vsepr theory valence shell electron pair repulsion theory l.
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VSEPR THEORY (Valence Shell Electron Pair Repulsion Theory). Adapted by Mr. M. McIsaac Carleton North High School, Bristol, NB From Mr. James Montgomery SCH4U Grade 12 Chemistry Sir John A. MacDonald Secondary School Waterloo, ON sjam.wrdsb.on.ca/files/Lesson14 vsepr .ppt .

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vsepr theory valence shell electron pair repulsion theory

VSEPR THEORY (Valence Shell Electron Pair Repulsion Theory)

Adapted by Mr. M. McIsaac

Carleton North High School, Bristol, NB

From Mr. James Montgomery

SCH4U Grade 12 Chemistry

Sir John A. MacDonald Secondary School

Waterloo, ON

sjam.wrdsb.on.ca/files/Lesson14vsepr.ppt

what is the vsepr theory
What Is The VSEPR Theory?
  • VSEPR Theory is used to predict the shapes of molecules.
  • Think of bonded pairs (shared) or lone pairs (nonbonded, unshared) of e-’s as negatively charged clouds that repel each other.
  • To achieve the most stable condition the clouds must be as far apart as possible in 3-D, thereby decreasing repulsion.
  • The amount of repulsion can be ordered:

LP-LP > LP-BP > BP-BP

  • In order to determine the shape, the Lewis diagram must be drawn first.
2 bond pairs electron groups
2 Bond Pairs/Electron Groups
  • Molecules that only have 2 bonding pairs on the central atom will have a LINEAR SHAPE with a bond angle of 180°
  • e.g. BeF2, CO2, CS2
  • General Formula: AX2
  • Central atom A from group 2; 2 BP 0 LP
3 bond pairs electron groups
3 Bond Pairs/Electron Groups
  • Molecules that have 3 bonding pairs on the central atom will have a TRIGONAL PLANAR SHAPE with bond angles of 120°.
  • e.g. BF3, BH3
  • General Formula: AX3
  • Central atom A from group 13; 3 BP 0 LP
4 bonding pairs electron groups
4 Bonding Pairs/Electron Groups
  • If the central atom is placed at the center of a sphere, than each of the four pairs of electrons will occupy a position to be as far apart as possible.
  • This will result in the electron pairs being at the corners of a regular tetrahedron, therefore these molecules are said to have a TETRAHEDRAL SHAPE.
  • The angle between each bond will be 109.5°
  • e.g. CCl4, CH4, SiH4
  • General Formula: AX4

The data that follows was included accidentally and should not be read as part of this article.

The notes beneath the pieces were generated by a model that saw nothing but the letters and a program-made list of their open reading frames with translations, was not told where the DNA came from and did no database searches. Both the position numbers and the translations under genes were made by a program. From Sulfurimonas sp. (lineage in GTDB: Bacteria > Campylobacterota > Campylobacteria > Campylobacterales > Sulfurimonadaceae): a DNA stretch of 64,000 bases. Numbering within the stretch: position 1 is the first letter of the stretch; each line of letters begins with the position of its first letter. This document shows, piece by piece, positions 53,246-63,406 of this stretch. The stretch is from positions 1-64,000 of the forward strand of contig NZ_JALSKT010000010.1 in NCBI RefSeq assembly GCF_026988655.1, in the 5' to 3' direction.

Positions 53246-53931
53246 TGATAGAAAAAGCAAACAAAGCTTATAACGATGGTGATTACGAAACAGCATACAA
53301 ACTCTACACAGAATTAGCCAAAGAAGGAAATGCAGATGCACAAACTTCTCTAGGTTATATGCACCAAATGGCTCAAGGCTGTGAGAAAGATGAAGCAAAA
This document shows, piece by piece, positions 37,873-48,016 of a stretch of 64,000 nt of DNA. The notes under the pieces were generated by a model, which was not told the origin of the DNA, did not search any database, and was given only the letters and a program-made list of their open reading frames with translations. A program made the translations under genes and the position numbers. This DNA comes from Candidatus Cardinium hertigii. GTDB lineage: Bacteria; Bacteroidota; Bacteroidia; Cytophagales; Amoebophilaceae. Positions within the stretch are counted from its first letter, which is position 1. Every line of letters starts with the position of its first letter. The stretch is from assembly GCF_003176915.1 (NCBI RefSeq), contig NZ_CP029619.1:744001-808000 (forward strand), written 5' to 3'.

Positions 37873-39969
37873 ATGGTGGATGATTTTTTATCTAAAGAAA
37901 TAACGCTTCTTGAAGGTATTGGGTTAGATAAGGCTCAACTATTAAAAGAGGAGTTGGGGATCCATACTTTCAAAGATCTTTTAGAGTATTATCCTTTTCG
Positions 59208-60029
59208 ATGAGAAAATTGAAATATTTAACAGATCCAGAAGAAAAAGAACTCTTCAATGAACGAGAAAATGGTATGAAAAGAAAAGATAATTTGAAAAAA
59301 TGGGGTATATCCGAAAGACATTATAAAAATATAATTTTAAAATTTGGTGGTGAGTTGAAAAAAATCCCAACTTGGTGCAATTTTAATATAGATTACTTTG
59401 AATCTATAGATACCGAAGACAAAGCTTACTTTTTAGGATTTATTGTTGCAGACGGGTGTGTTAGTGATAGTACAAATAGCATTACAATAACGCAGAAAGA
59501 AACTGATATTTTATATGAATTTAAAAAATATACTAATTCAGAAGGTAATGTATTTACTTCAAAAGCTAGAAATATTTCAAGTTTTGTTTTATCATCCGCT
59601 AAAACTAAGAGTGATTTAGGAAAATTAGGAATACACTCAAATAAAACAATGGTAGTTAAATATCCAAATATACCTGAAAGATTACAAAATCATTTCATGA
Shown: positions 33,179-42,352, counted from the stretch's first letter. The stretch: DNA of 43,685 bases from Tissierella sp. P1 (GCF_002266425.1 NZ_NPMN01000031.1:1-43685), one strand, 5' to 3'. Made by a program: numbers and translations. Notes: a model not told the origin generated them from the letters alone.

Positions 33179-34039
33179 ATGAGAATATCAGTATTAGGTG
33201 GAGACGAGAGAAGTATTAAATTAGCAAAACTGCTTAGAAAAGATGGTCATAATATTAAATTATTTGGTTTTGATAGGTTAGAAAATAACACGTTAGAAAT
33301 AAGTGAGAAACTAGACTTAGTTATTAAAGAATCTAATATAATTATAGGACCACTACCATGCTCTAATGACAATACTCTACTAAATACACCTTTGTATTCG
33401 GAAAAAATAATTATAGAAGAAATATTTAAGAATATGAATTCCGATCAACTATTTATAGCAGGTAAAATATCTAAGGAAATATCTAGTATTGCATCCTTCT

• Central atom A from group 14; 4 BP 0 LP
3 bonding pairs 1 non bonding pair
3 Bonding Pairs & 1 Non-bonding Pair
  • Four pairs of electrons will always arrange themselves tetrahedrally around the central atom.
  • The shape of the molecule is determined by the arrangement of the atoms not the electrons.
  • As a result such molecules will have a TRIGONAL PYRAMIDAL shape.
  • Due to the repulsion, a non-bonding electron pair requires more space than a bonding pair, the angles in these molecules are 107° not 109.5° as in the tetrahedral molecules.
  • e.g. NH3, PCl3
  • General Formula: AX3E
  • Central atom A from group 15; 3 BP 1 LP
2 bonding pairs 2 non bonding pairs
2 Bonding Pairs & 2 Non-bonding Pairs
  • The four pairs of electrons will be arranged tetrahedrally but since only 2 pairs are bonding electrons, the surrounding atoms are at 2 corners of the tetrahedron.
  • As a result these molecules will have a V-SHAPE or BENT.
  • The repulsion between the non-bonding pairs will result in a bond angle of 104.5°.
  • For each pair of non-bonding electrons, the bond angle decreases by 2.5°
  • e.g. H2O, H2S, OCl2
  • General Formula: AX2E2
  • Central atom A from group 16; 2 BP 2 LP
things to remember
Things to Remember
  • In order to predict the shape of a molecule you must draw the Lewis Dot Diagram for the molecule, determine the number of bonding and non-bonding electron pairs and compare this with the chart you have been given (the shapes must be memorised).
  • When determining the shape of a molecule with multiple bonds, treat the multiple bonds as if they were single bonds (i.e. one bonding pair)